• “…God is light, and in him is no darkness at all. If we say we have fellowship with him, and walk in darkness, we lie, and do not the truth: But if we walk in the light, as he is in the light, we have fellowship one with another, and the blood of Jesus Christ his Son cleanseth us from all sin.”[7]
  • No servant can serve two masters: for either he will hate the one, and love the other; or else he will hold to the one, and despise the other. Ye cannot serve God and mammon.[8]

The Lord, who loved His future wife and gave Himself for her, desires to be her only Head, her only Mate. But He has given the espoused a choice. She can be a light to the world showing forth the purity of the heavenly marriage, or she can spend part of her time with another partner or lover, taking instructions, advice, and material help from him. She can put her light wholly or partially under a bushel where it is subdued. The result will be a partially or wholly worldly “church.” Fewer people will be drawn to the light, since the light is dimmed or completely hidden. The question is. “How much does a church love her espoused and her fellow man?” As Roger Williams said,

“A chaste wife will not only abhor to be restrained from her husband’s bed as adulterous and polluted, but also abhor (if not much more) to be constrained to the bed of a stranger. And what is abominable in corporal, is much more loathsome in spiritual whoredom and defilement.”[9]



Endnotes

[1] Mt. 5.13-16; see also, Lu. 11.33 and Mk. 4.20-21.

[2] Re. 1.20.

[3] Mt. 6.19-24; see also Lu. 11.34-36.

[4] Jn. 3.17-21.

[5] 2 Co. 4.6.

[6] 2 Co. 6.14-18.

[7] 1 Jn. 1.5-7.

[8] Lu. 16.13.

[9] Roger Williams and Edward Bean Underhill, The Bloudy Tenent of Persecution for Cause of Conscience Discussed and Mr. Cotton’s Letter Examined and Answered (London: Printed for the Society, by J. Haddon, Castle Street, Finsbury, 1848), p. 38.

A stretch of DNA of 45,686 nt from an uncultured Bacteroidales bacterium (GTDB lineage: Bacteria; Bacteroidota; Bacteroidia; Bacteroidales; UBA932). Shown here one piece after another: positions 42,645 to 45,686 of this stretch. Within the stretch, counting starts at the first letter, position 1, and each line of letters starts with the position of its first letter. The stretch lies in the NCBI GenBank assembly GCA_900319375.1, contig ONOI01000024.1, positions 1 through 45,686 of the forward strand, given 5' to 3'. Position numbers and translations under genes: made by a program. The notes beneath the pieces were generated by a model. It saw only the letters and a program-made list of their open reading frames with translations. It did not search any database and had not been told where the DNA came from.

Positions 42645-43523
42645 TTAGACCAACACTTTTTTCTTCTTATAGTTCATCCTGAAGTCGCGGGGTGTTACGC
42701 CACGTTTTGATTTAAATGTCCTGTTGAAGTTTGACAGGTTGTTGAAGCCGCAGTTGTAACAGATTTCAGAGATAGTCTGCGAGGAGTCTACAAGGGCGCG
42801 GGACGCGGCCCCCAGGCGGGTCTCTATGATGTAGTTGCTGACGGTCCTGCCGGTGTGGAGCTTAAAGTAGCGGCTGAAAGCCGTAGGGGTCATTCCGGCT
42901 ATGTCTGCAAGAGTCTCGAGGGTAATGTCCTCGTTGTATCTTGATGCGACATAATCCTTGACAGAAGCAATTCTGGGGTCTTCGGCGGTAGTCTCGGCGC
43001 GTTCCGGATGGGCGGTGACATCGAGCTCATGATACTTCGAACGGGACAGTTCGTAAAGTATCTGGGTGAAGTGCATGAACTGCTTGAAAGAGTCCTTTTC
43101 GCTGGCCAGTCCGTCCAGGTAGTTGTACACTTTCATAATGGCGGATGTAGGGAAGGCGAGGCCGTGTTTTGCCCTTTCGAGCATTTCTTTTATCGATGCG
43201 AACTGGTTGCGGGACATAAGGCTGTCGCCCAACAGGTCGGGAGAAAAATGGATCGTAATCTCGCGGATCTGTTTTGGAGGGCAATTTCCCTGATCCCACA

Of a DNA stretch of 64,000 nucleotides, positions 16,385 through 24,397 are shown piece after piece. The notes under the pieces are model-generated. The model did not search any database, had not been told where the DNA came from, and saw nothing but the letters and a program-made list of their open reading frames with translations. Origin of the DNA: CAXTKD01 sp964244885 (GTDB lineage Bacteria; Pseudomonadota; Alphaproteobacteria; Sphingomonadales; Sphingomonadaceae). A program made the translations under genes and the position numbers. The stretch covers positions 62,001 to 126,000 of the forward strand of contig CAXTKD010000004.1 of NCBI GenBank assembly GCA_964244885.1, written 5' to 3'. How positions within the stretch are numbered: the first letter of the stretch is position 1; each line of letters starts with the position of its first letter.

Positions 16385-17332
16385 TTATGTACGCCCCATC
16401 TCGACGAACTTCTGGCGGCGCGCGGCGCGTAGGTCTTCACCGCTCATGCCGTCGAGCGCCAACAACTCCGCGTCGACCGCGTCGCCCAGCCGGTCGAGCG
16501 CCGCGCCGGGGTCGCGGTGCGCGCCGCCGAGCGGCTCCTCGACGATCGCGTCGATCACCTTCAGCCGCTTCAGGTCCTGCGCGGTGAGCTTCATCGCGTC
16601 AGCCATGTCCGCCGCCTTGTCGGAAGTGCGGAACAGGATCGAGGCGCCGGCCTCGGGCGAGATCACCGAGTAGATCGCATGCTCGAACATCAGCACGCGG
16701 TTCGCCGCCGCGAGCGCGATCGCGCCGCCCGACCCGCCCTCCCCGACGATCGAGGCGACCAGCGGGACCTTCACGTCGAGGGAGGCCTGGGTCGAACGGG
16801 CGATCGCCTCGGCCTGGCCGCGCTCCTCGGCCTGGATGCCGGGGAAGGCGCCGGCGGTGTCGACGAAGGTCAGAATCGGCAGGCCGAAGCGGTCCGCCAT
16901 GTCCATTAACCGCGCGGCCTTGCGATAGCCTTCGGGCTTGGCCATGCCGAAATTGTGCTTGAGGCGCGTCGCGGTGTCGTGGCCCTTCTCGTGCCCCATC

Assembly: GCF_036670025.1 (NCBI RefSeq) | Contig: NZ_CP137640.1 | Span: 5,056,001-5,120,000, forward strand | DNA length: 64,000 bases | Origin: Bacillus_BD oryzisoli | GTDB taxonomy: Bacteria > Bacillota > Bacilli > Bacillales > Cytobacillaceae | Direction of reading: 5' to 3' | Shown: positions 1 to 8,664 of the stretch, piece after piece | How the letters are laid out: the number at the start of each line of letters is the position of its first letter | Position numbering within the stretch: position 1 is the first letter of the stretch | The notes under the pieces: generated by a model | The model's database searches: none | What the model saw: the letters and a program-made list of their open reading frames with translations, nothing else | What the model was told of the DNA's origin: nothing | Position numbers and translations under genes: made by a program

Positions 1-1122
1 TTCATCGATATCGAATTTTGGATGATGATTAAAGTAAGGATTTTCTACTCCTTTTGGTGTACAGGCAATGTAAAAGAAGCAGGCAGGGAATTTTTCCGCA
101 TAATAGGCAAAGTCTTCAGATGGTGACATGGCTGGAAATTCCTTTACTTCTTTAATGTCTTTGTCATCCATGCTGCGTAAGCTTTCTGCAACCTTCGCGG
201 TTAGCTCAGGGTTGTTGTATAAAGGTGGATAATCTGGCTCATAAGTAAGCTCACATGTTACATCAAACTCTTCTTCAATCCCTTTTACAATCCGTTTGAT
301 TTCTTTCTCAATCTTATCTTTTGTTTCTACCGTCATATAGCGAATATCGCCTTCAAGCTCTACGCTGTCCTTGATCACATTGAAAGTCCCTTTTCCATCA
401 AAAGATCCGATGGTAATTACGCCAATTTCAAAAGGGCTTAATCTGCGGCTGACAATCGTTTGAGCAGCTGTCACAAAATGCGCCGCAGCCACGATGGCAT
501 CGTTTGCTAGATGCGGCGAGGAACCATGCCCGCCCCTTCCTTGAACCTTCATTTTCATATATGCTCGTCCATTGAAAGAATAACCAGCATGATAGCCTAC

Christ-church, Husband-wife, Bridegroom-bride

 


A Publication of Churches Under Christ Ministry


If you miss one part of the puzzle that is being put together in these studies, you will never see and understand the whole picture.


Click here to go to the written lessons.
Click here to go to the 3 1/2 to 6 minute video lectures.

Click here to go to all lessons on the Bible Doctrine Concerning the Relationship of Church and State.


For accompanying study from God Betrayed click here.


Jerald Finney
Copyright © February 22, 2018


Husbands, love your wives, even as Christ also loved the church, and gave himself for it.”[1]

The Word of God reveals the mind of God. The Bible tells the believer how God feels concerning certain actions of His children. The Husband-wife and Bridegroom-bride analogies depicting Christ and His church (discussed in Section II, Chapter 3) have important implications. From the Husband-wife analogy, we know that Christ, likened to a husband, wants to be over His wife, the church, in all things and is jealous when His wife, even if remaining for some purposes under Christ, also puts herself under another head. Why else would God have given this analogy? He wants us to know how important this relationship is.

What godly husband would not be jealous if his wife came to him, arms around another man, and said,

“You know that I love you very much. I appreciate your love for me and all you do for me. I have entered into an agreement with Joe. I want you to know that I have decided that I am going to meet with Joe a couple of times a week for breakfast, or lunch, or dinner; and maybe occasionally meet with him just to talk. He cares for me, and he can give me additional advice and information which will be very helpful to me and which you are not able to give, although the advice you do give is most appreciated and helpful as far as it goes and as far as it is correct. He will also help me financially, since you cannot give me all that I need and want. I will still love and honor you. I know that my relationship with Joe will be alright with you.”

How would a husband feel about such an arrangement? Would it affect the marriage in any way? Would not it affect the way the husband and wife treat and respond to one another? Would the husband be jealous? Is not Christ jealous of His church? Is not the Lord grieved when His wife, the church, puts herself under the state through incorporation and tax exempt status or in any other manner?

We see pictures of the Husband-wife relationship in the Old Testament, between Jehovah God the Father and the nation Israel:

  • Isaiah 54 deals with Israel the restored wife of Jehovah & security and blessing of restored Israel. God the Father was the husband of Israel. “For thy maker is thine husband; the LORD of hosts is his name; and thy Redeemer the Holy one of Israel; The God of the whole earth shall he be called.”[2]